For fun (and maybe safety), follow-live is a good gadget. With bluetooth, uploading your ride is automatic. Garmin connect organizes all your workouts. Open source maps are available. I was concerned about the battery life. However, I just did a 3:30 ride on a full charge. Bluetooth and follow-live on. I have 80% left on the Edge810 and 75% left on my iphone. Like the Edge500, connectivity to cadence and HR is simple and excellent. On the downside, I think the screen brightness/resolution are okay for numbers and data but not very good for maps (maybe Garmin maps will be better???). The touch screen could be better; it is not always very responsive. However, I can fit all the pertinent variables on one screen. On one occasion, I had trouble synchronizing the Edge810 with the Garmin Connect App. Eventually, it worked. With most rides, sync is automatic. Overall, I am happy with Edge810.

      All that and a bag of potato chips.

      • Familiarity: I've put it through the wringer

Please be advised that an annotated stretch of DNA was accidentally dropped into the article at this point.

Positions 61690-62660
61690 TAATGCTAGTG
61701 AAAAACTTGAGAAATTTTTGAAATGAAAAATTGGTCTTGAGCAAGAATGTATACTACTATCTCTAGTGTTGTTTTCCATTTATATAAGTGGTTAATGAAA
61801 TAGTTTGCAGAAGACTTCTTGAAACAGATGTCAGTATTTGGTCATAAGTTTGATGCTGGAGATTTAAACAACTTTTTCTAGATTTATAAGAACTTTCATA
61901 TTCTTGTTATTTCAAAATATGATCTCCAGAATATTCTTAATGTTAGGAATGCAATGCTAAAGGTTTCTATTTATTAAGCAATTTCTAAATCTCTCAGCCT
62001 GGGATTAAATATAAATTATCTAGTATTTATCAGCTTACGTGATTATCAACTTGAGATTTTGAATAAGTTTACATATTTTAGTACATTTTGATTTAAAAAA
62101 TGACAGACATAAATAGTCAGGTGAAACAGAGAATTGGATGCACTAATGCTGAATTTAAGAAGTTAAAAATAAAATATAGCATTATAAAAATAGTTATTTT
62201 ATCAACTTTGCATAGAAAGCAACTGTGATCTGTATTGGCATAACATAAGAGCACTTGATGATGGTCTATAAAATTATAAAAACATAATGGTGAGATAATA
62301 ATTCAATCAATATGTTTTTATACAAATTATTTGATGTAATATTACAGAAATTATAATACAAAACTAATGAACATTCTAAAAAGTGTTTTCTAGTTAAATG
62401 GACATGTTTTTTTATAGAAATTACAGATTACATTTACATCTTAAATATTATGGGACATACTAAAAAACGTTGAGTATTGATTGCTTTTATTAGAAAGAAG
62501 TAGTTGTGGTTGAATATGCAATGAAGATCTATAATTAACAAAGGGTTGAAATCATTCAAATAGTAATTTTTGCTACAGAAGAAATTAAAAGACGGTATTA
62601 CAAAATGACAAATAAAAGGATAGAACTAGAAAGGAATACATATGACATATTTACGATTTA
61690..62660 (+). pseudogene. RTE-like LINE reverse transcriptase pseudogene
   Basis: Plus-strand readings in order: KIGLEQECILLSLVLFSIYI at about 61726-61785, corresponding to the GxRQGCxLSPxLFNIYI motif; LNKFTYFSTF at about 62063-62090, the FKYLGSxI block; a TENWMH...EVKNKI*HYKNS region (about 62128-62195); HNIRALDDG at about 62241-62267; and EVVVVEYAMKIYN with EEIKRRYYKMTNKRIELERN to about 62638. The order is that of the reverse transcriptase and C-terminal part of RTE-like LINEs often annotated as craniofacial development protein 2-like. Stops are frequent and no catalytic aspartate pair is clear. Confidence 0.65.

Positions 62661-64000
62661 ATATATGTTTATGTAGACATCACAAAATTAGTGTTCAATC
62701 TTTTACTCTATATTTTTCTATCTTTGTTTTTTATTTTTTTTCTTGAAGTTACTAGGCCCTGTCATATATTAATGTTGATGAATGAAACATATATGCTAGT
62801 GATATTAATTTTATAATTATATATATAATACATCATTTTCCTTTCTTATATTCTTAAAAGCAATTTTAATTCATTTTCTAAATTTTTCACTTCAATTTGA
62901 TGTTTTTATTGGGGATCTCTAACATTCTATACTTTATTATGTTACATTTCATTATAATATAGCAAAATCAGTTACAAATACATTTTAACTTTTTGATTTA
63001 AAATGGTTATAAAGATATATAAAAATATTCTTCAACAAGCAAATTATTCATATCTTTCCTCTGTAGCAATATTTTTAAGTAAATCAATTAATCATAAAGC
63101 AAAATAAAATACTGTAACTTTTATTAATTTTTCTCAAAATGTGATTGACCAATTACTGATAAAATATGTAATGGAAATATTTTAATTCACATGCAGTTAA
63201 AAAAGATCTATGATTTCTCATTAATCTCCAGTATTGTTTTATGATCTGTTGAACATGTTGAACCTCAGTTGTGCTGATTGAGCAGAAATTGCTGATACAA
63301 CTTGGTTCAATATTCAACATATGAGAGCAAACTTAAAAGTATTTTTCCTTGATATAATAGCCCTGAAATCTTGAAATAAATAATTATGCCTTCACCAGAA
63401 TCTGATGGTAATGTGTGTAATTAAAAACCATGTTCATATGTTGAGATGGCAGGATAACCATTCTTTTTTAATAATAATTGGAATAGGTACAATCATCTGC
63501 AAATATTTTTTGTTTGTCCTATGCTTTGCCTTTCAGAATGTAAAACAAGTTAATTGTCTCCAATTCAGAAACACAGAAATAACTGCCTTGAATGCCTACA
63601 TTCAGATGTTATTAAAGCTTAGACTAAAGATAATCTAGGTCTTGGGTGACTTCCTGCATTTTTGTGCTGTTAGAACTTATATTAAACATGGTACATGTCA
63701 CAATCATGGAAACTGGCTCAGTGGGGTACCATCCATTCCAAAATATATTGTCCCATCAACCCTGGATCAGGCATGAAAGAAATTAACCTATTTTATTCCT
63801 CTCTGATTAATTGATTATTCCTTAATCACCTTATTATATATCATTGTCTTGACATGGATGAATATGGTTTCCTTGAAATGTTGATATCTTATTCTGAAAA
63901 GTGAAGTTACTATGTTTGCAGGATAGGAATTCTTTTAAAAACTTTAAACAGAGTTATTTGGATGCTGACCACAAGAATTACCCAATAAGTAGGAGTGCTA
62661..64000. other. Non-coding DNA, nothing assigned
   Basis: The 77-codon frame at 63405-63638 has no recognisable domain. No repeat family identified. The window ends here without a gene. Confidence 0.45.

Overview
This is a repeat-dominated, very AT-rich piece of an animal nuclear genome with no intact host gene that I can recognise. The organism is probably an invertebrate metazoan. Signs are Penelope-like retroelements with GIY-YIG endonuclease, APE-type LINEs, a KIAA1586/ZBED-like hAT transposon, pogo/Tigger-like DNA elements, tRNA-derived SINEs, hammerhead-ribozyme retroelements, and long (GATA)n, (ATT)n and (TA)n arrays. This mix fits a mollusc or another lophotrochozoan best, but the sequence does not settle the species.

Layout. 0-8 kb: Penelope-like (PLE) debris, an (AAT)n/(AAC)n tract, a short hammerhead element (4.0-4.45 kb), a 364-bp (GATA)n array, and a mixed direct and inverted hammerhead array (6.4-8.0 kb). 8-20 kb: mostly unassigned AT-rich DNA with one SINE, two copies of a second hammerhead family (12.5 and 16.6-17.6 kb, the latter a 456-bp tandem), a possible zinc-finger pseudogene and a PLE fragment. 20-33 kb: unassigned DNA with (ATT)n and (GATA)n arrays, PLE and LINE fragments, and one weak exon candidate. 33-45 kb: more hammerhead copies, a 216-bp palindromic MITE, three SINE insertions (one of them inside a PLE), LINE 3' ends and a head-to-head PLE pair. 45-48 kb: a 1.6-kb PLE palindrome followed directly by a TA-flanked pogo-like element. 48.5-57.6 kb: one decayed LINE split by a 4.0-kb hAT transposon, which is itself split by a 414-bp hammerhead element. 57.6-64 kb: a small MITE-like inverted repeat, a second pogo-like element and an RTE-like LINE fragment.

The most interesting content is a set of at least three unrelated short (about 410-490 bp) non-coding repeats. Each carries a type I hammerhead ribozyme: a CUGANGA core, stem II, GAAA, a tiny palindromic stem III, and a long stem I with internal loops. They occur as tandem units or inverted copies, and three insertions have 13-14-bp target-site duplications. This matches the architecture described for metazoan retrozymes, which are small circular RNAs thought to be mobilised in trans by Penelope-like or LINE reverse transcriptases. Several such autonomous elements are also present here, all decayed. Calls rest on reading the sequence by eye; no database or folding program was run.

I've been using a Garmin 500 for the past three years...it's been a great device, light, dependable, easy to use. Recently i've been doing more traveling, which is a drag without a bike and have found myself lost several times in unfamiliar lands far from the comforts of my local routes and pit-stops.

      - Enter the Garmin 810 -

      This device is everything I hoped it would be - essentially I was looking for an upgrade to the 500 with map usability. I don't really care about bluetooth connectivity and to be honest I'm a bit of a luddite. I buy a device to do a single job, in this case it's navigation, and to do it well. I have to say the 810 turn by turn directions with a GPX file from any of a host of on-line mapping sites takes the terror out of venturing onto unfamiliar roads and the courage to go left when you might normally go right. Or as Robert Frost might say..."I took the road less traveled by and that has made all the difference..." Thanks to the Garmin 810 I was able to do this.

      Another bonus: now through May 31st 2014 Garmin is offering a $100 rebate on the 810, http://garmin.blogs.com/promotions/2014/03/Edge_810_Rebate.pdf - making this decision a whole lot easier

      Newest greatest...............

      • Familiarity: I've put it through the wringer